The homelessness problem defies “common sense” solutions. The conflict between liberal and conservative appellate court judges in the Federal 9th Circuit provides a good example.
The question before the court was whether homeless people could be criminally charged for sleeping on public property. The court decided this issue, and then a panel declined to overturn it, citing protection under the 8th Amendment.
A Los Angeles Times article explained that the “…9th Circuit panel had found that the 8th Amendment ‘prohibits the imposition of criminal penalties for sitting, sleeping, or lying outside on public property for homeless individuals who cannot obtain shelter.’” Conservative justices on the court harshly criticized the decision.
A caller to the Michael Smerconish Program on SiriusXM declared that the conservative justices’ opinion was just “common sense.” Count me among those who would like to walk city streets and go to public parks without encountering homeless people, especially those defecating on the sidewalk.
But let’s assume this case goes to the U.S. Supreme Court, which then decides it’s legal to arrest homeless people. Where will they be detained…and for how long… what will be done to address their underlying problems while they’re in detention… where will they go when they’re eventually released…and how much money will be required to build enough jails to house the 70,000 homeless people in Los Angeles and the many thousands more across the nation.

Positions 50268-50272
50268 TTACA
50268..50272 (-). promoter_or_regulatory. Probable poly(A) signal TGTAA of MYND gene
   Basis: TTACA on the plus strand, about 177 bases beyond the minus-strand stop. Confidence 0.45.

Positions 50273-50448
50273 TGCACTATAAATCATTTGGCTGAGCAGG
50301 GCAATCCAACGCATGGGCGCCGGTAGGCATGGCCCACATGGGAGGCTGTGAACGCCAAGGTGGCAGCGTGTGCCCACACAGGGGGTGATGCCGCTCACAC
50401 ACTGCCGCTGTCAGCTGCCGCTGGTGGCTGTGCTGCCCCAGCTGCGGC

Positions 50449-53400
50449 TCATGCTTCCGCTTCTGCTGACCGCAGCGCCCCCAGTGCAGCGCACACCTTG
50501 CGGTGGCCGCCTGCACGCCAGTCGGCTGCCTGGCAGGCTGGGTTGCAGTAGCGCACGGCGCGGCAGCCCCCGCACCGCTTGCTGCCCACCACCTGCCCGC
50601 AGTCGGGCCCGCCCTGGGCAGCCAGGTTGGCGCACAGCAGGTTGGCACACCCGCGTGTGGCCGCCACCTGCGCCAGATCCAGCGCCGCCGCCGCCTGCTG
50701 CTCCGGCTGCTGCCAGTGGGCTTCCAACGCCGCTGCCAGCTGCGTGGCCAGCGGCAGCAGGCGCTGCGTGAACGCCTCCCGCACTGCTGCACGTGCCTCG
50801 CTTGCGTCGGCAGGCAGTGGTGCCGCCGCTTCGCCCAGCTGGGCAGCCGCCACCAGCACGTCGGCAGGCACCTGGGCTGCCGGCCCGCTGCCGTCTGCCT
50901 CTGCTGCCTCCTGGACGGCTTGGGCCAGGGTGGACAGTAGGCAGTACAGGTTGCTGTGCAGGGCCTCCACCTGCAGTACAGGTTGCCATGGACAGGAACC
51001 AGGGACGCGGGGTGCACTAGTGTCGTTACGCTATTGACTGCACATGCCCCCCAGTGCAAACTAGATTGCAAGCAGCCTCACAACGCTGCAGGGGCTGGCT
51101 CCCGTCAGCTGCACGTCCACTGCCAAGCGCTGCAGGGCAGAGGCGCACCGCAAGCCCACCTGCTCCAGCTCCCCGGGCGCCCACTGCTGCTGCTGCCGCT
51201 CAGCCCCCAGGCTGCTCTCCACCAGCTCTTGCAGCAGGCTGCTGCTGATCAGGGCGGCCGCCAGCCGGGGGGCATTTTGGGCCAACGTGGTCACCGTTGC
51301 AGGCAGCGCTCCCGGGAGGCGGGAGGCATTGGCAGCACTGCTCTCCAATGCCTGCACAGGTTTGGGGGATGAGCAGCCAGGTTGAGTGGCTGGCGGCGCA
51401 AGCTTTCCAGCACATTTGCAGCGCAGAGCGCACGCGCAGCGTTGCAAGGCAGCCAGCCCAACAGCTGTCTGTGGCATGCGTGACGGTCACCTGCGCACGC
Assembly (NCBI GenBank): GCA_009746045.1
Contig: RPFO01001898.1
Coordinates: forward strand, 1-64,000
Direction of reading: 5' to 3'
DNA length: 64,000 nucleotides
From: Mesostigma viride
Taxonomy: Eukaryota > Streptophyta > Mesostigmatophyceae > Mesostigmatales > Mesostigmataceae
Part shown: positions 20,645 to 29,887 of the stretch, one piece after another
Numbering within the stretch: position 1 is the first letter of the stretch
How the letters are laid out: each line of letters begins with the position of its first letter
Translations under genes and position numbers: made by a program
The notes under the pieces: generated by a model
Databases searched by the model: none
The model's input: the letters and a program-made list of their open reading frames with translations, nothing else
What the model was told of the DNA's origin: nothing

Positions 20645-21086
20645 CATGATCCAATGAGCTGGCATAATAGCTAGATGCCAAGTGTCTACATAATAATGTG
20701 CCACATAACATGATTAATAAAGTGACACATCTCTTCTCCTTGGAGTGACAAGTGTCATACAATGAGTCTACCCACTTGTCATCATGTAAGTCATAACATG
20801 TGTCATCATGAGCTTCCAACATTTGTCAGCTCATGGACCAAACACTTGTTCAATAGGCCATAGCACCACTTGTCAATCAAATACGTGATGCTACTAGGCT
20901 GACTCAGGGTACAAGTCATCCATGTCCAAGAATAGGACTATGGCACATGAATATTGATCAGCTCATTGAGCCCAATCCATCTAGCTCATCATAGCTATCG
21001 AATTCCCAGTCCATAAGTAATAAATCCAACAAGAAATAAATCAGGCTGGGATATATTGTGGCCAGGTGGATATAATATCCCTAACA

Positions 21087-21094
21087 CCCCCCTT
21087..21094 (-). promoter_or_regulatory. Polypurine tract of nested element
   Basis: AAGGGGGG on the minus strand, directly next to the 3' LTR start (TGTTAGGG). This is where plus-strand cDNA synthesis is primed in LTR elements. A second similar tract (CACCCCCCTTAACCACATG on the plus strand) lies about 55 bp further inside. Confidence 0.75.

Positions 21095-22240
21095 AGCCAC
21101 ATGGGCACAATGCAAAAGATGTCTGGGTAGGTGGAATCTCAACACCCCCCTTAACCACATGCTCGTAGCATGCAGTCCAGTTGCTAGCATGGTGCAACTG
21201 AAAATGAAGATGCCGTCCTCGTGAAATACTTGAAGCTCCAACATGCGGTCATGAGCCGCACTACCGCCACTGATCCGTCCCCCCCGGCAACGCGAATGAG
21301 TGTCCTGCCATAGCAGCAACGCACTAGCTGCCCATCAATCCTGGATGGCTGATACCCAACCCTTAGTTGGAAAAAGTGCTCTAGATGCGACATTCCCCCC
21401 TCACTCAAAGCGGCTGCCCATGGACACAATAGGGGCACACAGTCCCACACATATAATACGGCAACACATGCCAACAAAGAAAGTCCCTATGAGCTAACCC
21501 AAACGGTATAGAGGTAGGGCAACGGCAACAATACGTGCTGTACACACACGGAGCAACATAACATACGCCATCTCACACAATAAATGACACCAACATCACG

As a psychologist, I worked for nearly three decades with police departments. Kansas City police chief Jim Corwin and I developed a task force on homelessness over several years beginning in 2008. (I also previously worked in the county jail for three years and have seen the complicated problems of poverty, addiction, mental illness, and crime.)
Our task force developed cooperative agreements with four counties, and we made good progress with some problems but not in others. The task force was later incorporated into a regional organization, but there wasn’t enough political will to fund the operation, and it was allowed to die. There have been recent efforts in Kansas City to revive the task force, but I am skeptical that the public will ultimately be willing to pay what is necessary to address the problem. And I am equally skeptical that politicians will stick to the task.
Instead, there are appeals for “common sense,” which usually means arresting people who are homeless without then answering the big question: What then?
Here are several additional questions that must be answered if the U.S. Supreme Court decides to overturn the 9th Circuit Court ruling:
- If shelter is available and a homeless person declines to accept the placement, preferring to sleep outdoors, can they still be arrested and detained? And for how long?
- Can a person be forced into treatment if they are homeless because of addiction or mental illness? And who pays for this treatment?
- If the courts decide that homeless people can be arrested, should they be detained in a general jail population? If convicted of a crime, how long should the sentence be? Should homeless people be sent to state penitentiaries?